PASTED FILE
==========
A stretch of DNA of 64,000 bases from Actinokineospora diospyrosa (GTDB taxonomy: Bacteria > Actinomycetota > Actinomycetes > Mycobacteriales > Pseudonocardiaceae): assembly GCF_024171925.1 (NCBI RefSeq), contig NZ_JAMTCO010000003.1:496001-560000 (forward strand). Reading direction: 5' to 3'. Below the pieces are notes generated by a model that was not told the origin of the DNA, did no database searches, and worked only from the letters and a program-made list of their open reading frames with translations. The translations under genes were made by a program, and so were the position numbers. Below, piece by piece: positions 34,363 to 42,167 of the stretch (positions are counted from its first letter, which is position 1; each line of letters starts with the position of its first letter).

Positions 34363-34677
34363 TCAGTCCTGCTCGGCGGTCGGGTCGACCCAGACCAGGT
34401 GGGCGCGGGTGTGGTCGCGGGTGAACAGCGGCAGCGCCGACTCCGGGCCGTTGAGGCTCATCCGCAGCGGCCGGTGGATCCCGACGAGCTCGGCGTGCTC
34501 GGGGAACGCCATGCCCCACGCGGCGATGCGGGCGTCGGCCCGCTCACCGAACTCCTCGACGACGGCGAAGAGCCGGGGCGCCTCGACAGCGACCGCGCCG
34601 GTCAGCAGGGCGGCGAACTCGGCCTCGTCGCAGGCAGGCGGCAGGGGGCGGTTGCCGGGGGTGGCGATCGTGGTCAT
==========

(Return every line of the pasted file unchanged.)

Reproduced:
A stretch of DNA of 64,000 bases from Actinokineospora diospyrosa (GTDB taxonomy: Bacteria > Actinomycetota > Actinomycetes > Mycobacteriales > Pseudonocardiaceae): assembly GCF_024171925.1 (NCBI RefSeq), contig NZ_JAMTCO010000003.1:496001-560000 (forward strand). Reading direction: 5' to 3'. Below the pieces are notes generated by a model that was not told the origin of the DNA, did no database searches, and worked only from the letters and a program-made list of their open reading frames with translations. The translations under genes were made by a program, and so were the position numbers. Below, piece by piece: positions 34,363 to 42,167 of the stretch (positions are counted from its first letter, which is position 1; each line of letters starts with the position of its first letter).

Positions 34363-34677
34363 TCAGTCCTGCTCGGCGGTCGGGTCGACCCAGACCAGGT
34401 GGGCGCGGGTGTGGTCGCGGGTGAACAGCGGCAGCGCCGACTCCGGGCCGTTGAGGCTCATCCGCAGCGGCCGGTGGATCCCGACGAGCTCGGCGTGCTC
34501 GGGGAACGCCATGCCCCACGCGGCGATGCGGGCGTCGGCCCGCTCACCGAACTCCTCGACGACGGCGAAGAGCCGGGGCGCCTCGACAGCGACCGCGCCG
34601 GTCAGCAGGGCGGCGAACTCGGCCTCGTCGCAGGCAGGCGGCAGGGGGCGGTTGCCGGGGGTGGCGATCGTGGTCAT